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Former state Sen. Russell Pearce was elected first vice chairman of the Arizona Republican Party, the second-highest party position, on Jan. 28 in Phoenix.

Known nationally for his immigration policies, Pearce will be an asset to the Arizona Republican Party, said spokesman Shane Wikfors.

"(Pearce) will be effective because of his ties, not just at the local level but at the national level, to individuals and organizations that have been effective in the fundraising world," Wikfors said.

Pearce is recognized as the sponsor of Senate Bill 1070, a piece of controversial immigration legislation passed in May 2010 that gained national attention. He was ousted from the Arizona State Senate in a recall election in November.

"If you go anywhere out of state you'll typically hear three names mentioned more than any other name … Governor Jan Brewer, Sheriff Joe Arpaio and Russell Pearce," Wikfors said. "He brings that to the table with regard to our efforts to have success in 2012 and we look forward to having him as part of the team."

Though Pearce is well-received by Republicans, his public policy positions from his time in the legislature have earned him political opponents, Wikfors said.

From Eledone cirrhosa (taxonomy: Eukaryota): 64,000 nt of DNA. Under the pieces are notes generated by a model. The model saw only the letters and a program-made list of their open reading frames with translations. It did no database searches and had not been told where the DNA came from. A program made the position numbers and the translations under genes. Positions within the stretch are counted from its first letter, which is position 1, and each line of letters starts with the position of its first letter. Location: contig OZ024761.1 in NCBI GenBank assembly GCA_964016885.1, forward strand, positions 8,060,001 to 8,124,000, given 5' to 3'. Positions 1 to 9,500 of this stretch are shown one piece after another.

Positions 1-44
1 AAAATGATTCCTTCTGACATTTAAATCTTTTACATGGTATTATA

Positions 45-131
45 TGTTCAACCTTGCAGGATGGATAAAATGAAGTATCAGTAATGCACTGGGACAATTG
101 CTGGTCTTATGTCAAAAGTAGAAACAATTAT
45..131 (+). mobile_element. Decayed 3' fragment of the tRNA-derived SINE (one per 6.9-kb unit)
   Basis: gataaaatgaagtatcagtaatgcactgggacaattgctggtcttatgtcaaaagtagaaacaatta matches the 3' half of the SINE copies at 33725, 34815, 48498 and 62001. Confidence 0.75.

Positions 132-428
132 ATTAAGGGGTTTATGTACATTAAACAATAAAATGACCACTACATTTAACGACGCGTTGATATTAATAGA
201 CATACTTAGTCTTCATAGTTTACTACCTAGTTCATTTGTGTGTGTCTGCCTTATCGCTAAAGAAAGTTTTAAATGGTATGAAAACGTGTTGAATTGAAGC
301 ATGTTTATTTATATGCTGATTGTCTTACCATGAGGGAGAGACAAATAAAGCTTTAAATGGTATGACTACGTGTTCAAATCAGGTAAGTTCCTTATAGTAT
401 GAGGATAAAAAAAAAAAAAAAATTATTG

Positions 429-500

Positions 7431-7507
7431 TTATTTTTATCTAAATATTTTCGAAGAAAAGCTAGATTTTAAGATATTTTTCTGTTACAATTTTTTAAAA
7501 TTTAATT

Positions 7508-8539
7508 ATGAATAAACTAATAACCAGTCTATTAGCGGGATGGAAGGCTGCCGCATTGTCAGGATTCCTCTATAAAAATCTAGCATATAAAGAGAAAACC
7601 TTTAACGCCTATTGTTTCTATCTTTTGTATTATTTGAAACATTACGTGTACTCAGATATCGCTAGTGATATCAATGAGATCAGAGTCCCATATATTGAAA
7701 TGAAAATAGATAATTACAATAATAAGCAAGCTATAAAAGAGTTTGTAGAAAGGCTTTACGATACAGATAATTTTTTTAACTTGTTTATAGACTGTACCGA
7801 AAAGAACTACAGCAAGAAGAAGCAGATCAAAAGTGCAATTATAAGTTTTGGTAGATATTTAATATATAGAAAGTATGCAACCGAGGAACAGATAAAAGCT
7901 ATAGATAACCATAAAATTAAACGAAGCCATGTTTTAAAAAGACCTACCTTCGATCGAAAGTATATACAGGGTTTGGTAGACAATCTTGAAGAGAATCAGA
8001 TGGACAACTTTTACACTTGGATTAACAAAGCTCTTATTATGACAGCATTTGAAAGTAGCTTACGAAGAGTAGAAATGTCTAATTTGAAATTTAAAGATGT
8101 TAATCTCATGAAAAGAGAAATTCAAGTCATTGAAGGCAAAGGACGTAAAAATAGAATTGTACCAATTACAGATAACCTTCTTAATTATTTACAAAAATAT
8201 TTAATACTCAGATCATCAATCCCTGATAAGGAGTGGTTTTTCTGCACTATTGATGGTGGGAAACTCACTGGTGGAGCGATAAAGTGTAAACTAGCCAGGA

"It's easy to see how Russell's ascension to a party position has drawn out criticism and fire against him by the same people that were critical of him as an effective legislator," he said.

Most of these opponents tend to "run on the left" and tend to be "more pro-amnesty," Wikfors said.

Arizona Democratic Party spokesman Andy Barr said Pearce’s new position would do little for the Republicans.

"My sense is that it's going to limit their ability to reach out beyond the people who really represent the kind of the extremist policy they want to implement," Barr said.

Though the position does not make Pearce responsibility for public policy development, he will be responsible for the party's strategy, business and operation, Wikfors said.

"I think he's an effective spokesperson when it comes to issues surrounding the role of government and constitutional ideas and processes," he said. "There is a hunger for that amongst Republicans."

Ashley Allen, president of ASU's College Republicans, said the connections developed between Pearce and legislators will be important to his new party position.

“Pearce, as a state senator, made connections with lawmakers that could help the party influence future legislation,” Allen said.


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